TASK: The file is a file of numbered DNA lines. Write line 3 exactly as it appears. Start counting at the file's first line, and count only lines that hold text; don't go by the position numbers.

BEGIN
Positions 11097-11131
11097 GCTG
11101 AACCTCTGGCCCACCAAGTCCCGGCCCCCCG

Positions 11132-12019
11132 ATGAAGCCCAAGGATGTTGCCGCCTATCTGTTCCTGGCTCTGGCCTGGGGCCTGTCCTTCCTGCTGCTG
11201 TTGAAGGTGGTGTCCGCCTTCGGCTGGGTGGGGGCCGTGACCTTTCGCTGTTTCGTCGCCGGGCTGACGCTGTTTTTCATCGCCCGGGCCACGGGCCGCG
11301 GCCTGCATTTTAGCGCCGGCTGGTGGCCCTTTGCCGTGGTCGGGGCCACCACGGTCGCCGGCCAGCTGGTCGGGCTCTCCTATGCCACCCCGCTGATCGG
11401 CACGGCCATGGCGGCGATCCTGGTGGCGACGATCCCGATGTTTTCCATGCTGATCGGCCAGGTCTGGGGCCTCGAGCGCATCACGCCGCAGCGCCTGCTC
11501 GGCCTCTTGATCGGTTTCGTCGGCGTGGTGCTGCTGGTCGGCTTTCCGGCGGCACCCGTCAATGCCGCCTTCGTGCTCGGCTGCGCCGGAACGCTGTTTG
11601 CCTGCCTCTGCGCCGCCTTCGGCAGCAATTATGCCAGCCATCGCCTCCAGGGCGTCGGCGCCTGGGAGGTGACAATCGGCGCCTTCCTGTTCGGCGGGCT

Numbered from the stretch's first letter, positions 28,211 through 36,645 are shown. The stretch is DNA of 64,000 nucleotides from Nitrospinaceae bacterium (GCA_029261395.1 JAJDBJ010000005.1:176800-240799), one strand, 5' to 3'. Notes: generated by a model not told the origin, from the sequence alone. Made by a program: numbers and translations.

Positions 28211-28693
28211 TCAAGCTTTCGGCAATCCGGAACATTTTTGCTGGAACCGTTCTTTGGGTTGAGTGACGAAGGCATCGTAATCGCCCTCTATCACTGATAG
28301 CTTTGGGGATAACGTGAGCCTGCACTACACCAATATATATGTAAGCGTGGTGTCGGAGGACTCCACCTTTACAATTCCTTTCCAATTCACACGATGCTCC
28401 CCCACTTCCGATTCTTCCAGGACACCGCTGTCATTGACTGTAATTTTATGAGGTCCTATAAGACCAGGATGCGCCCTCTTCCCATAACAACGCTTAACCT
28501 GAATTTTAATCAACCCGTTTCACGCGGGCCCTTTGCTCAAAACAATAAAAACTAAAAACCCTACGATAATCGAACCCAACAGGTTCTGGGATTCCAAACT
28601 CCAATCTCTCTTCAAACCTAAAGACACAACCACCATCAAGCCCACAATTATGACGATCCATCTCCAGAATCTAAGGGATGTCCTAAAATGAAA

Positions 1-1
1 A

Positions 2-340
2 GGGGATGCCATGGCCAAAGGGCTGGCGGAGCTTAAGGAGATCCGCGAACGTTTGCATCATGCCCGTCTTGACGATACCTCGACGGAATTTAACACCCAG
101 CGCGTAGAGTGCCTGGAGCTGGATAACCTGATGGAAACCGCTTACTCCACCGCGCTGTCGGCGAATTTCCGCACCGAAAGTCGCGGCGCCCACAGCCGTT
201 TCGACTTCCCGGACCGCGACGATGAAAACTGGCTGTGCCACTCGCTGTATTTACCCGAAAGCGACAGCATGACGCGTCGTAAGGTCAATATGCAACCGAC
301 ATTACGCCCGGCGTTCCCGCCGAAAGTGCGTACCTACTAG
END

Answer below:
11101 AACCTCTGGCCCACCAAGTCCCGGCCCCCCG